I have just been reading about Edward Saatchi and his communications company NationalField in this month’s Professional Manager. He promises to take social media into the world of business and change it as much as it has changed our private lives. “It’s becoming the Facebook for enterprise,” says Saatchi. He goes on to say, “Many people tell us when they give a presentation to colleagues, six months later they don’t remember what has been said, or everyone has interpreted what was said differently. The theory being that in two-way conversation everyone gets everything, and regular communication through social media will change the way organisations work in the future.”
Saatchi also added that the idea of quarterly performance reports is “dinosaur-ish.” Reports and other information should be available real time. Employees are being let down by a lack of information and feedback on a regular basis, which, as we all know, is vital when your goal is customer satisfaction.
Saatchi believes that the type of communication with customers (both internal and external) that is made available by social media is the future and that it will impact on business success. He goes on to say that, “The power of social media has brought down dictators and will change the way companies work.” As business people, we need to take advantage of that because we can then see trends and gain a feel for what is going on in the customer base, which, in turn, can influence innovation.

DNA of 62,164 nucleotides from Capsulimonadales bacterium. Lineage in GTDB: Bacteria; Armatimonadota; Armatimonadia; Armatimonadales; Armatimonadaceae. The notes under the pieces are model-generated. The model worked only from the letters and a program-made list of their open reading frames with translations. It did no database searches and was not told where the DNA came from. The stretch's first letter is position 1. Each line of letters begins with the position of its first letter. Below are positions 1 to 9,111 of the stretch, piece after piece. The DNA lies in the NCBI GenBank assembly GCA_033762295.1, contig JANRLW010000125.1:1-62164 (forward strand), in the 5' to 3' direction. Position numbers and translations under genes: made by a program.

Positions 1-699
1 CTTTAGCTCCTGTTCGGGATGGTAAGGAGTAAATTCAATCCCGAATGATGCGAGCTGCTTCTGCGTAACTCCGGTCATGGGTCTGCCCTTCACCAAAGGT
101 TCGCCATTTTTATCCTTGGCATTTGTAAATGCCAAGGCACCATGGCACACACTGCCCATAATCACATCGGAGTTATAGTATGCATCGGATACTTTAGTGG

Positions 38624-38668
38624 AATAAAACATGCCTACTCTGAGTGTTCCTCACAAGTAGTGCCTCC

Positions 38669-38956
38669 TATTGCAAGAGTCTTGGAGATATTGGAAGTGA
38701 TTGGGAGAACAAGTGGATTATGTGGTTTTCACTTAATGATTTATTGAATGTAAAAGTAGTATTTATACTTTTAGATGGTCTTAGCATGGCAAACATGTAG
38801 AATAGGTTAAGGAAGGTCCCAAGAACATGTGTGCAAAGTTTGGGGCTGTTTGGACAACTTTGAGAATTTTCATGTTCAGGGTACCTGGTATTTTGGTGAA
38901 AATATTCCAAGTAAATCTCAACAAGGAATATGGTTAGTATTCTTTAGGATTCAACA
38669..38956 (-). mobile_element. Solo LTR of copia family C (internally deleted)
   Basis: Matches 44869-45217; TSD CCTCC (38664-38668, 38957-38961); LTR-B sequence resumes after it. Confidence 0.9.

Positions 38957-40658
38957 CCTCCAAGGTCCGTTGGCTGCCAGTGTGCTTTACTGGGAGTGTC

With this concept in mind, should we be building social media into our customer service strategy? I think so. Perhaps we should include a digital section within our communication strategy. Some people may choose to ignore this issue, fearing the consequences of reprisal and of problems and complaints being aired in public. When something is going wrong for customers, adverse comments and reviews can come through at a rapid pace, and one could have the feeling that something uncontrollable is ruining the reputation of their business.
I feel that organisations need to overcome cultural and technological barriers in order to use social media to communicate both internally and externally. There appears to be a sense of handing over control of our messages to our staff and customers, which makes our reputation harder to manage. We have also heard of managers being suspended or dismissed over inappropriate postings, so training in the use of social media is vital.
We have to change attitudes and overcome fears. Consider the positives. Customers are more knowledge-hungry; the more information you give them about your organisation, the more likely they are to remain loyal. Customers want to know all about your organisation, and they want to know what they need to do if they have a problem. If you provide as much information online as you can and you encourage your staff to direct your customers to your social media, you can often reduce call volume.